In 1961, a young Jerry Garcia met another struggling artist: writer and musician Robert Hunter. For more than 30 years until Garcia’s death in 1995, the two were friends and songwriting partners; with Garcia supplying the music and Hunter the lyrics, out came most of the Grateful Dead’s most enduring songs: “Dark Star,” “Uncle John’s Band,” “Truckin’,” “Touch of Grey,” “Ripple,” “China Cat Sunflower” and so many more. Hunter also wrote with bandmates Bob Weir (“Sugar Magnolia,” “Playing in the Band”) and Phil Lesh (“Box of Rain”). Hunter died of natural causes at age 78 last month. Grateful Dead drummer Mickey Hart, who remained close to Hunter and collaborated with him on several of his post-Garcia projects, spoke with Rolling Stone about Hunter’s life and legacy.
I remember the day my young son asked, “Who is Hunter?”
Hunter was reclusive and anti-social. So many people wanted a piece of him, but he didn’t want publicity and didn’t want to be part of the machine. He just wanted to write his songs. But I said to my son, “Look around you — he’s everywhere. He helped build this house you live in. He spun the greatest stories and songs and images that could ever be. He turned the Grateful Dead from a blues band into mythic status.” Without Hunter, I don’t know if the Grateful Dead would have been the Grateful Dead. We loved him dearly. He was such a part of us.
Jerry and Hunter were the voice of each other. In the studio, I would sit off to the side while Jerry plunked around on a keyboard and Hunter would do his little dance. He got up on one foot and did a little jig, with one foot firmly on the ground and the other bouncing up and down. Once you saw him do that, you knew he was onto something. He loved to see it all come to life. He was right there with us.
In the beginning [in 1967], Jerry called him and asked him to come up and write some words for us. Jerry couldn’t write words, nor did he try. At first Hunter’s words were so complicated, really serious stuff. The words to “Dark Star” were beautiful, lovely and flowed perfectly. We didn’t understand them at first, but then we started to play it and the words had new meaning to us. We said, “We’re a rock and roll band — bring us something we can dance to!” And then all of this stuff started coming.
Very rarely did we talk about his words. He didn’t want to explain the songs and I didn’t want to ask. Hunter would explain a few things but left enough mystery that you would never get the real meaning. He did that mysteriously on purpose. It was like goodies left along the road.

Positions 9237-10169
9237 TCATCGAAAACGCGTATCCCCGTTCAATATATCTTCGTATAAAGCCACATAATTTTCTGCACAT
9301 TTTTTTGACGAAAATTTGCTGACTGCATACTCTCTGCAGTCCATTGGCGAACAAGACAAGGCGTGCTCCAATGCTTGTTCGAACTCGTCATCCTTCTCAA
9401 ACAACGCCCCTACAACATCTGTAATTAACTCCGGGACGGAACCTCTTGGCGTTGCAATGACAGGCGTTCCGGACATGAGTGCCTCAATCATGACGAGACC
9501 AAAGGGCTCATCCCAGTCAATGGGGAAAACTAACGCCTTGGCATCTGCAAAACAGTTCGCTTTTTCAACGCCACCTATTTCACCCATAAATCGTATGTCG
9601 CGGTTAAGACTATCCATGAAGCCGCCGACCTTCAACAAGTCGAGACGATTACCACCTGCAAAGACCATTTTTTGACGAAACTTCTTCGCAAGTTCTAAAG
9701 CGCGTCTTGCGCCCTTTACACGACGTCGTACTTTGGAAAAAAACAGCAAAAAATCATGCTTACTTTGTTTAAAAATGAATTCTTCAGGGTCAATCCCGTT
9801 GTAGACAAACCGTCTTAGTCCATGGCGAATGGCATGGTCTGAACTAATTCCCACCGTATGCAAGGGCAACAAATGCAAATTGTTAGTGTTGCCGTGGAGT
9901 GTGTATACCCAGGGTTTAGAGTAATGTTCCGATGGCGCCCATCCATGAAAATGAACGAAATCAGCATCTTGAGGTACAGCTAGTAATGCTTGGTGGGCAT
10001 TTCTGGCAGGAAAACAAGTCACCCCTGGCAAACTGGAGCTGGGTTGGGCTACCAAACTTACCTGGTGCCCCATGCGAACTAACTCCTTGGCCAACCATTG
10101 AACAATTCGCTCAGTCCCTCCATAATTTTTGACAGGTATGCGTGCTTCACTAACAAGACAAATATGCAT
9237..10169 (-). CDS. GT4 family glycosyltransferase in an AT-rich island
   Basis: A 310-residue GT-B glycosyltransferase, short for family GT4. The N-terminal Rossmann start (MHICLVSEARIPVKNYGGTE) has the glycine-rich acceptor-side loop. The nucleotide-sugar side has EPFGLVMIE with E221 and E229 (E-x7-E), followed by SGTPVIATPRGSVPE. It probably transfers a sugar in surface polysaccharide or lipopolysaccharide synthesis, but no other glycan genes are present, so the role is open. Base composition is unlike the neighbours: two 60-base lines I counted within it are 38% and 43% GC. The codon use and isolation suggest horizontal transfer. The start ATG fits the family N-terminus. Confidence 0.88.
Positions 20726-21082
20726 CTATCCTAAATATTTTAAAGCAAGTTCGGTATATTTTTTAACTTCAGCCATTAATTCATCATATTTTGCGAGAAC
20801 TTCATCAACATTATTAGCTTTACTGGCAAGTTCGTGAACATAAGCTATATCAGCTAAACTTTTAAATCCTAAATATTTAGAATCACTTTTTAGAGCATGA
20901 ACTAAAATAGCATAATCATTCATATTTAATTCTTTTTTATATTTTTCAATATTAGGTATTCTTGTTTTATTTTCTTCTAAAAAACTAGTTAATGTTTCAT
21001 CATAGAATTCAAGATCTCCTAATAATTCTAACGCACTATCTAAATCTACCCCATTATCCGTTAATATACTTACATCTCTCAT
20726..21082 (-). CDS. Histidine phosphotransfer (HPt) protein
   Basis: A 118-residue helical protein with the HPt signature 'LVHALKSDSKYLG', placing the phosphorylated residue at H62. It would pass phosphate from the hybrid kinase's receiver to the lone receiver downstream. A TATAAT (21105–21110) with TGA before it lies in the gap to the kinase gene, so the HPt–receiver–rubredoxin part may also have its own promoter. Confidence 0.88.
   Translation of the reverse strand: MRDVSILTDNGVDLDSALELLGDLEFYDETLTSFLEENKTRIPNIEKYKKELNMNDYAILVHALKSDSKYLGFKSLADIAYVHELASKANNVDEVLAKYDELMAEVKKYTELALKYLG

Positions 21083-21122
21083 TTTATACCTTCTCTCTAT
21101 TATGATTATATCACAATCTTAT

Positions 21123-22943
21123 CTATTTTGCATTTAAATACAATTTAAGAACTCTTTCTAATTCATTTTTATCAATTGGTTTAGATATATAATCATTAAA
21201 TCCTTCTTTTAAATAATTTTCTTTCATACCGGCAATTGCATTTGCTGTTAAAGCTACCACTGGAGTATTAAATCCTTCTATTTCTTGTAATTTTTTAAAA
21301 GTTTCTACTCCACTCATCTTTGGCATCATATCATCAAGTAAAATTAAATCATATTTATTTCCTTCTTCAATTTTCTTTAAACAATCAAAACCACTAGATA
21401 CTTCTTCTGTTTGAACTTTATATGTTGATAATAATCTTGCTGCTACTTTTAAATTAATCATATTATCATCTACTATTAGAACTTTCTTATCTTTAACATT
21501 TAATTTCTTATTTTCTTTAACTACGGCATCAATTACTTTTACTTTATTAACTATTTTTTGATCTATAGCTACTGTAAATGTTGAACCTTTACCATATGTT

But he was also, in a way, writing our story; our biography. If you listen to his words, you can hear our struggles. The night we were busted in New Orleans was an infamous night, and Hunter made it into a song, “Truckin’.” I had a water pump on my ranch that I had recorded and I said to Bob, “Here, write something to this.” He wrote “Playing in the Band,” which was basically: No one can tell us what to do or how to do it. When he wrote “Touch of Grey,” we were struggling at the time, but it became an anthem to us. It perked us up. We will survive. In a song like “Days Between,” Hunter was trying to talk to Jerry. Jerry was not happy toward the end, and there was no communication between Bob and Jerry, and in that song, Bob hoped Jerry would understand how torn he was. Hunter was turning those moments into poetry.
Remember: He was writing with Bob Dylan, who appreciated his words very much. One time around 1986, Dylan and I were sitting on the couch in our studio at Front Street, rehearsing for one of the Dylan and the Dead tours. In front of us on a table were all these Hunter lyrics the Dead were trying to put to music. All of a sudden, Bob takes one of these sheets of paper, folds it up and puts it in his back pocket. I didn’t say anything. What am I going to say to the guy: “Put it back?” It’s fucking Bob Dylan. I called Hunter and said, “We were sitting there and Dylan picked up one of your songs and put it in his pocket, and I just wanted to let you know in case you hear some of your songs on his record.” And Hunter said, “No problem — it’s Bob Dylan, he can pick whatever he wants.” That song was “Silvio.”
Losing Hunter was quite a shock. You can’t replace him. We always thought that if we didn’t have Jerry, we’d always have Hunter. Speaking for myself, a part of us died with Hunter.
The payoff is when I see all those kids in front of me at Dead and Co. shows. They know all the lyrics. Hunter was very modest and never blew his own horn, but I would tell him about that and he would have that little smile and say something like, “I told you they were good.”
As told to David Browne